So, originally, I’d just wanted to write a story where the main characters are Reform Jews – culturally Jewish, but not super observant. So there’s this sense of, oh shit, what tools do we have to fight this sort of monster? And the main reason I chose Estries as my jumping-off point, mythologically speaking, is that they’re explicitly mentioned in Jewish folklore and thus, would predate talismans like the cross.
However, while I worked on the manuscript, the general volume of antisemitism in this country began growing louder and louder to the point where I couldn’t not address it if this story was going to be reflective of Jewish life in contemporary America. I also began to notice an interesting overlap between classic vampire tropes and classic antisemitic tropes (using good Christian blood for unholy strength, being an itinerant parasite who comes into a good Christian community and corrupts it from the shadows, being damned for denying Christ’s love, etc.).
There’s one other aspect of the Estries’ mythology that suddenly took on extra meaning – namely, that Estries can be killed by stuffing dirt into their mouth. Earth is an incredibly important, loaded concept in Judaism. Land, soil, having a native place to ground yourself, to plant and thrive. By virtue of its history of persecution, Judaism is kinda obsessed with our historical itinerancy – how we’re chased out of place after place, how we’re always trying to get back to a mythical homeland. One fundamental aspect of being Jewish, particularly a European-looking Jew like me, is that you can assimilate … but you’re also still aware that you don’t quite belong. Your membership is provisional. The earth you stand on isn’t really yours; It’s a vulnerability.
All of which is a long, rambly way of saying that NESTLINGS is about a lot more than just a “vampire story from a Jewish perspective.” It’s about that sense of cultural homelessness that I think most people from non-hegemonic cultures often feel. It’s about wanting to belong but knowing you’ll always be on the outside (see also how the book’s protagonists are lower-class and have been “invited” to live in a luxury building by virtue of a housing lottery).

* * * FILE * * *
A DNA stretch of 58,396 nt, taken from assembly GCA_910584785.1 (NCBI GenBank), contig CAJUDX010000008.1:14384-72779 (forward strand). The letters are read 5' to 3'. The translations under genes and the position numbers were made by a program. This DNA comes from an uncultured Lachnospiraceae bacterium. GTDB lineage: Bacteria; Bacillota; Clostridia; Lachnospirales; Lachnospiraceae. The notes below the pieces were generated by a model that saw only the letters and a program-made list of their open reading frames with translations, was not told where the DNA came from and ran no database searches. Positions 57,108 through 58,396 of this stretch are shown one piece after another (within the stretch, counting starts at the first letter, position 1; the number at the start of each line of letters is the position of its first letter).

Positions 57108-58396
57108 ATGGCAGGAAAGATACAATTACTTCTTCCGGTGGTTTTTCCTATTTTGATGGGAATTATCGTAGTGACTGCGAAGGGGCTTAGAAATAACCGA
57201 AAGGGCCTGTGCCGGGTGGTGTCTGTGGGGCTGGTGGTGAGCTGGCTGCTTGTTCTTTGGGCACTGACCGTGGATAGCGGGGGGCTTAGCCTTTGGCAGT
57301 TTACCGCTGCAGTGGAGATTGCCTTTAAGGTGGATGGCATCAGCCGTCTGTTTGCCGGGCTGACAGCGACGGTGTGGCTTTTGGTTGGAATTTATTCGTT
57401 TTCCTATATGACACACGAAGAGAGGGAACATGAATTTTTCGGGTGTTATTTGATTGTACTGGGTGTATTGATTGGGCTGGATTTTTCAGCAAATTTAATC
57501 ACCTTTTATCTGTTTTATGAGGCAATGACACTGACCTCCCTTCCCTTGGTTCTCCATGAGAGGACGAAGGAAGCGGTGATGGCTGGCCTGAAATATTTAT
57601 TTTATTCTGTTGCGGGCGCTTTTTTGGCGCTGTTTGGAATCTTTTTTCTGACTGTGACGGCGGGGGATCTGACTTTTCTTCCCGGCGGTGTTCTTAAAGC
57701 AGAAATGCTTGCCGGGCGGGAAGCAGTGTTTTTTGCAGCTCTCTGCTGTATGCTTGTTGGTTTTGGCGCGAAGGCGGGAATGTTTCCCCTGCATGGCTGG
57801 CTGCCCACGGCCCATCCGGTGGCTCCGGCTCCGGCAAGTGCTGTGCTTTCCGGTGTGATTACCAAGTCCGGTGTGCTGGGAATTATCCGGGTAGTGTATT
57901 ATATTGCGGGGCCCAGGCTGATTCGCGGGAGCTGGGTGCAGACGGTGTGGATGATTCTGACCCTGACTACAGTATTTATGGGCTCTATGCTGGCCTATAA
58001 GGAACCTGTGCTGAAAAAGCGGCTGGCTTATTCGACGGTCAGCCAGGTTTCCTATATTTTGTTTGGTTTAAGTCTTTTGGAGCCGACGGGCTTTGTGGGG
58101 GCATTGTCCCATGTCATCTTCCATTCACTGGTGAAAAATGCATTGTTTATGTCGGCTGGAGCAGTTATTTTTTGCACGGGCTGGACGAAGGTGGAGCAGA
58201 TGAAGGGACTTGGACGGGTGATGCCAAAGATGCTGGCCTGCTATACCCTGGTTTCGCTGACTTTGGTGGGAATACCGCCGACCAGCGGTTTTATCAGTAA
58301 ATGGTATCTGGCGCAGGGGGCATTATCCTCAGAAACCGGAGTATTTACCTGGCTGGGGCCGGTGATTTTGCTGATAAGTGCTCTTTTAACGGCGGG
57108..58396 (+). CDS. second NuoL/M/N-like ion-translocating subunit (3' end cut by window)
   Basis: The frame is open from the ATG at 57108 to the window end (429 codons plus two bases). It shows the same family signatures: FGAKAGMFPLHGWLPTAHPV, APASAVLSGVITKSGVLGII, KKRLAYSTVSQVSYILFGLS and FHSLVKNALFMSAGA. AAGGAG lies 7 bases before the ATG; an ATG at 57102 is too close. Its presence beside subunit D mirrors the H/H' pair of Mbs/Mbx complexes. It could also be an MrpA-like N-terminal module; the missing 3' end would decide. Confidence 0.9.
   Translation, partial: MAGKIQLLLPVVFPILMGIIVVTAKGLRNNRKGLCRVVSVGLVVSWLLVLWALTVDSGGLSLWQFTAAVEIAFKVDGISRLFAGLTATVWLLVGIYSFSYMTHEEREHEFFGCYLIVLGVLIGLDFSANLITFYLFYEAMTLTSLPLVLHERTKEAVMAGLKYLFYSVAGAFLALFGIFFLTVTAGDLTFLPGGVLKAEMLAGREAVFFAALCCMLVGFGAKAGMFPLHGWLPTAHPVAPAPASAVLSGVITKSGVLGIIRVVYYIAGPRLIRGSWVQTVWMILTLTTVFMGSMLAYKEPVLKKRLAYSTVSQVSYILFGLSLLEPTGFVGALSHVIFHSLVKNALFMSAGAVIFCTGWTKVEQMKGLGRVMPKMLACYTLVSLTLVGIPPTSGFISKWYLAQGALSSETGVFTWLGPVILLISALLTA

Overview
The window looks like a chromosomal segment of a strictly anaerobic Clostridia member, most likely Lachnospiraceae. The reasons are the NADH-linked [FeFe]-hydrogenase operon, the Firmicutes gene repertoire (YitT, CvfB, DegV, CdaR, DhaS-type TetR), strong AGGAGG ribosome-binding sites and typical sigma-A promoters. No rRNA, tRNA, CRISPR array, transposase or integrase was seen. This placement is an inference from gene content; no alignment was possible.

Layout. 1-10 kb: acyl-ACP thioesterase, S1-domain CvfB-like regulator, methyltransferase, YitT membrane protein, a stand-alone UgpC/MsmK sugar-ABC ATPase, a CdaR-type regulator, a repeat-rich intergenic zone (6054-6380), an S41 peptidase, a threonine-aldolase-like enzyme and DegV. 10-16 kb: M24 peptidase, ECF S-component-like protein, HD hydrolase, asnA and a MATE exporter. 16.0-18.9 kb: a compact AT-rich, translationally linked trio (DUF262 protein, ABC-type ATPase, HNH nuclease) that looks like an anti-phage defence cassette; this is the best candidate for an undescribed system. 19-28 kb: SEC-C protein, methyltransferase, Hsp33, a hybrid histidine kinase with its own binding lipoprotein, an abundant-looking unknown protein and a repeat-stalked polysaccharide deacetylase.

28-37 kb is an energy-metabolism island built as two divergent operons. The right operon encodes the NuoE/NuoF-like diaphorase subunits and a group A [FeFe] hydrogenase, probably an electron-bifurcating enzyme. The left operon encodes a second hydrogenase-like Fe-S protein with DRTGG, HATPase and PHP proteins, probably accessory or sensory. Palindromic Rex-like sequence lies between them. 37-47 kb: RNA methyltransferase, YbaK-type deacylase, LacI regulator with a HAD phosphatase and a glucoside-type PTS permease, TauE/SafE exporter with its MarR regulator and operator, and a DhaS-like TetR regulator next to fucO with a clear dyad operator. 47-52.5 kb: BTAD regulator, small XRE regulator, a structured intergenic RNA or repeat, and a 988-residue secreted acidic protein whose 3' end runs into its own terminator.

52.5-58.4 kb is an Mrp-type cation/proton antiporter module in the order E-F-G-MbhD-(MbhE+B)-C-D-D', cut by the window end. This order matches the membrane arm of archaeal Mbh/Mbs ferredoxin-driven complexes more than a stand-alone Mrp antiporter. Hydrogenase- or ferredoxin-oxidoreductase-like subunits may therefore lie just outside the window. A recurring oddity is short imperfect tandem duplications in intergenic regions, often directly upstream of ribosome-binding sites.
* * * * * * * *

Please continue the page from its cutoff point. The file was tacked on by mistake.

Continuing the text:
And, again, since these “Estries-not-Estries” are specifically a seductive monster, it’s about how that desire to belong can be taken advantage of … and ultimately preyed upon. Nothing more vampiric than that, right?
Oof. That’s all pretty heavy stuff, so let’s lighten the mood a bit! I wanna hear more about Strigoi (which, I’ll be totally honest, I hadn’t heard of until Lindy’s amazing book and then was delighted to find they were a real thing! I mean, hopefully, not real real, but you know what I mean).
Thanks so much, Nat! On that note, onto BLESS YOUR HEART, Lindy Ryan’s upcoming debut novel, coming April 2024 from Minotaur Books.
What are Strigoi? How are they similar/different from the “modern vampire”?
Lindy Ryan: There are a lot of scholars, historians, and other vampire snobs that will tell you that Strigoi are “the original vampire,” primarily because this Romanian-originating monster is what inspired quintessential “modern” interpretations, like Le Fanu’s and Stoker’s, that have long defined vampiric mythos. One article on Transylvanian folklore, which sits curiously between the publication of those two texts, describes Strigoi as nocturnal creatures that prey, specifically, on infants – yum.
Like classic vampires, Strigoi rise from the grave to drink the blood of their victims. They have fangs and an aversion to garlic, but that’s where the real parallels end. Unlike victims of vampiric attack, Strigoi are born, not made (although, of course, they can be made, but this sort of depends on which mythos you’re tracking and how far you’re willing to bend the “rules”), and they can walk during night and day (though they may be given away during the latter by their lack of shadow and reflection). Strigoi are typically regarded as troubled spirits risen from the grave; They can transform into an animal (particularly owls, a death omen in Romanian folklore), become invisible, and so on, but they are not powerful, beautiful creatures – at least upon first rising. They are more like shambling corpses – zombies rather than vampires – that stumble around and gobble the living up, becoming more powerful and more recognizably human, though some legends say they take on quite the demonic appearance. as they feed. They are the impure dead: suicides and sinners – those cursed by a witch, who swallowed their own umbilical cords, were born with hair or a tail; those who die unbaptized or even those who simply have the misfortune of being born the seventh child or out of wedlock. Something as simple as a cat jumping over a corpse could cause the deceased to become a Strigoi. (It’s a rough road to the afterlife in Romania.)